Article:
Last Saturday after dropping my kids off with their father, I ran some errands alone. I was relieved to be all by myself — it was glorious, if I’m being honest.
I miss my kids terribly when they are gone, but can’t stand when they are at each other’s throats and telling me to hurry up while running errands. Just because they are teenagers doesn’t mean they behave or make a trip to the store pleasant.
But on this day, I had the afternoon spread out before me with nowhere to go and nothing to do, and before long I was wandering in the home goods section of Target. I heard the whines and cries from two little kids who were sitting in the front of one of those car carts, and it took me right back to my kids’ younger years.
I immediately felt for the mother who was just trying to look at rugs. She was obviously desperate for just one damn minute. And it didn’t seem likely that she’d get it.
But then something wonderful happened: Her husband, who was pushing the kids as she gazed up and down the aisles, reminded those kids what was up.
“You know what? Your mom doesn’t ask for much,” he said. “You can be quiet until we are out of here so she can look around. When we get home we’ll play army and watch movies and it will be fun, okay? For now, you need to be quiet. Mommy doesn’t ask for much.”
That man who was taking one for the team so his wife could enjoy a precious few peaceful moments, probably after getting some staples for her family like toilet paper and apples, gave me so much clarity about what led to the demise my own marriage.
My husband and I stopped doing for each other what that man was doing for his wife in the middle of Target. We stopped being a team.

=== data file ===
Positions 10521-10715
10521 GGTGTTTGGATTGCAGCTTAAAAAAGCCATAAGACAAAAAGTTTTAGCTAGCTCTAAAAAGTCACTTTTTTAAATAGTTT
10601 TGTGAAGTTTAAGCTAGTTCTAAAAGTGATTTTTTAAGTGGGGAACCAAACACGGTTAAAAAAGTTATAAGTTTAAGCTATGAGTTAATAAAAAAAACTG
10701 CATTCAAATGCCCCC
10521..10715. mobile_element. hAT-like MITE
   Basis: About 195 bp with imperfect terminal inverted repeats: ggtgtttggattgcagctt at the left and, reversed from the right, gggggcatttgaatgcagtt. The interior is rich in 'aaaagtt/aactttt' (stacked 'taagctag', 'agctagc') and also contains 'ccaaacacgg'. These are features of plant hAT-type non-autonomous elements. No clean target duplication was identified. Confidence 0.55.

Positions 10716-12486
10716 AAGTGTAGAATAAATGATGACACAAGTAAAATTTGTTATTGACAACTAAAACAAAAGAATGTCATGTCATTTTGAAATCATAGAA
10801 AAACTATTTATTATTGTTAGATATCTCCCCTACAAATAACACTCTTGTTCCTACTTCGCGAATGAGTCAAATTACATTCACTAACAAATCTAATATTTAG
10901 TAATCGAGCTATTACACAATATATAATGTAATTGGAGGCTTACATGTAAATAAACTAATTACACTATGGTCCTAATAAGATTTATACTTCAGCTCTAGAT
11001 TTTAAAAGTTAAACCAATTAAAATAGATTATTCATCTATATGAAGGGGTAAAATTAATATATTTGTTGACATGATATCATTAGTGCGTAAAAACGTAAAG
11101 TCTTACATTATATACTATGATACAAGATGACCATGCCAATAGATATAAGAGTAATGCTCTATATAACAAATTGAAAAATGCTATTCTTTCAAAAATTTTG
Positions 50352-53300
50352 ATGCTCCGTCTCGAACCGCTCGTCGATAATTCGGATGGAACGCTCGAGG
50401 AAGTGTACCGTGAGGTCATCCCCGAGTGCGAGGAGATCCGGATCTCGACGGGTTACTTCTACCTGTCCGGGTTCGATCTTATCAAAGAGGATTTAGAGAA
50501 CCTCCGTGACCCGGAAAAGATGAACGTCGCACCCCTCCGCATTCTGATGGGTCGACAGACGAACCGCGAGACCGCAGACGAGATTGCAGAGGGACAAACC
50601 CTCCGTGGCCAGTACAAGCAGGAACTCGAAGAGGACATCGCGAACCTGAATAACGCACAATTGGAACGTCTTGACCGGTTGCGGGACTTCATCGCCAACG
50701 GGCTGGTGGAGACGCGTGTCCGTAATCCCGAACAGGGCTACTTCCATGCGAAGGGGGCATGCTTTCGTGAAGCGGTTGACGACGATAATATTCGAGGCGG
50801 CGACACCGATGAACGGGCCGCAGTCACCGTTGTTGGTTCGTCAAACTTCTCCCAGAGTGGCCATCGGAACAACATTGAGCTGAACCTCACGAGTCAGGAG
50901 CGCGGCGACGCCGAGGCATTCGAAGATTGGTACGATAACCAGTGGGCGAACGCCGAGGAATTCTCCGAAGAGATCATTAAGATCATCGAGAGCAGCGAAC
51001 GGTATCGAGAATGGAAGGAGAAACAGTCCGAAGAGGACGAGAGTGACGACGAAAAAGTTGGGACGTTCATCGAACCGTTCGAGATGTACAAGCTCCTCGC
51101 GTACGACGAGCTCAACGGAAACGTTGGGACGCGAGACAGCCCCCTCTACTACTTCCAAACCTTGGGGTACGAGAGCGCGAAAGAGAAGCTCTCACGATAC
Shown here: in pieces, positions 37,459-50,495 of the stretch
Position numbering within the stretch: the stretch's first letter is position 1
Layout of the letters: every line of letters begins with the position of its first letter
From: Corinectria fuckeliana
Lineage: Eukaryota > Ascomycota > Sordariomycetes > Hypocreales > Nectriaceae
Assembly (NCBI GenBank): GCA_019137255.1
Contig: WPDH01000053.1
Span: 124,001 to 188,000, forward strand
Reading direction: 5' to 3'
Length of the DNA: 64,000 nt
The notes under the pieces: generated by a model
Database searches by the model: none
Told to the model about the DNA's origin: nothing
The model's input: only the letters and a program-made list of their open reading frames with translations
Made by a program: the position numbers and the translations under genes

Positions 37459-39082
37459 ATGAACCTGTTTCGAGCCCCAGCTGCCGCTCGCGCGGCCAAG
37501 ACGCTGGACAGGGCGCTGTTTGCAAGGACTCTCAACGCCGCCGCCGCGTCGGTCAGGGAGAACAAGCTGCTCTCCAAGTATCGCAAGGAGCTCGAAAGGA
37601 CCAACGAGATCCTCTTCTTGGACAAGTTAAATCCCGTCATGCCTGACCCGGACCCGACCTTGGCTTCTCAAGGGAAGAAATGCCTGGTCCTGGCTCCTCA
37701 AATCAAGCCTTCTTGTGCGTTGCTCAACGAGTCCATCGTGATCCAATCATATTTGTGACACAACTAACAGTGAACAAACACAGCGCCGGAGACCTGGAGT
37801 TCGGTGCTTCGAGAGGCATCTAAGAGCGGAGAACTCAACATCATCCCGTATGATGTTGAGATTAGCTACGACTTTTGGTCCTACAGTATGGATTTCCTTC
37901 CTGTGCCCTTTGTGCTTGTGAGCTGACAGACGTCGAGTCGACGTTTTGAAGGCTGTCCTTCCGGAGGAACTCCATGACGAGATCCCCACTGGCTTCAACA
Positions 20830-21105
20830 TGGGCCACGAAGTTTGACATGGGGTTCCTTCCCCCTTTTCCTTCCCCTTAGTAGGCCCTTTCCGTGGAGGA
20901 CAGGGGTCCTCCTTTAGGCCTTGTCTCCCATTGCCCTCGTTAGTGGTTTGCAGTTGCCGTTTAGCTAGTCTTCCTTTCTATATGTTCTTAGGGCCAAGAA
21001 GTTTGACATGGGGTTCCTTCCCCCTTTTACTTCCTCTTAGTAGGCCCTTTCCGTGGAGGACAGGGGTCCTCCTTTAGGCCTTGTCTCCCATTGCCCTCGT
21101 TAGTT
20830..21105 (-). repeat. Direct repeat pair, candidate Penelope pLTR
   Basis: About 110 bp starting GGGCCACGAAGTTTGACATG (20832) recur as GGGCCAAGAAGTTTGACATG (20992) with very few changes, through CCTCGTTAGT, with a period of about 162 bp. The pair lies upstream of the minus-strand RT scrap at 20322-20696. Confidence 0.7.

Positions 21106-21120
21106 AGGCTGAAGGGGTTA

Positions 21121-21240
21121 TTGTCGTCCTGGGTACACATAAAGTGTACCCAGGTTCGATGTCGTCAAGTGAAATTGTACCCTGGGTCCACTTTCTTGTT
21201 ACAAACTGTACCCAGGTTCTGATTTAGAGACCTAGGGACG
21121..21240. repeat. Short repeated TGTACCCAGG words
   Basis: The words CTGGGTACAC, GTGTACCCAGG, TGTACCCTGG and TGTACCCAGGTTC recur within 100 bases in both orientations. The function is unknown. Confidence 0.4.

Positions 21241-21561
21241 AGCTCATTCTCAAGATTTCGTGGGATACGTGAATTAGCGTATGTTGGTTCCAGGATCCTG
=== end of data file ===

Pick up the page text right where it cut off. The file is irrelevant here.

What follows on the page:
That man probably didn’t want to be lecturing his kids in the middle of the store. I doubt he enjoyed using his energy in that way and probably didn’t want to be walking around Target anymore than his kids, but he did it out of love for his wife.
And it hit me like a cannon ball: For the past two years, I thought I’d known, without question, why my marriage ended.
“We fell out of love, we grew apart,” I’d say. “It happens.”
But it’s funny how, out of nowhere, a stranger can make you stare your truth square in the face.
My ex-husband and I had stopped rooting for each other. We’d stopped supporting each other. We’d stopped seeing each other. We’d stopped telling the kids to shut it so the other could enjoy something as small as a trip around Target on a Saturday afternoon, or as big as a weekend away with friends without guilt.
We stopped, completely.
Instead, we took our energy — the same energy we could have used to use to show our love — and twisted it and used it against each other.
We started keeping score. We started comparing who was working harder and doing more around the house. We stopped wanting to do things for each other.
Disagreeing became our knee-jerk reaction. We tried to stop, but we couldn’t because somewhere in between feeling like marriage was hard, and becoming completely miserable, we’d fallen out of love and damn, it’s hard to get that back once it’s gone.
Resentment eclipsed compassion, and nastiness was our weapon of choice to get our points across instead of talking rationally.
These are all common complaints in many marriages, I know. But you feel the shift when you head into a downward spiral and not being on each other’s team becomes your new normal, trying to climb out of it feels so wrong and then you soon realize you aren’t the same two people you were when you fell in love.
Even when we’d try to see each other and try to do marriage right, we couldn’t seem to manage it. Our love wasn’t sticking any longer; we didn’t want to do it anymore, but we tried.
Trying turned into going through the motions of our life with zero emotion and passion behind it. And then we didn’t even want to try.
There are couples out there who have what it takes to make it through the rough patches and still take one for the team — their team — whether they want to or not.
And there are couples out there who need to go their separate ways in order to take their life back and be happy because they just can’t be present for each other any longer.
I have regrets about things I did and didn’t do in my marriage, but seeing that couple in Target gave me a crystal clear vision of where I failed my ex-husband and what I want to give and receive in a relationship.
And now, the only thing I can do is grow and evolve from my experience.
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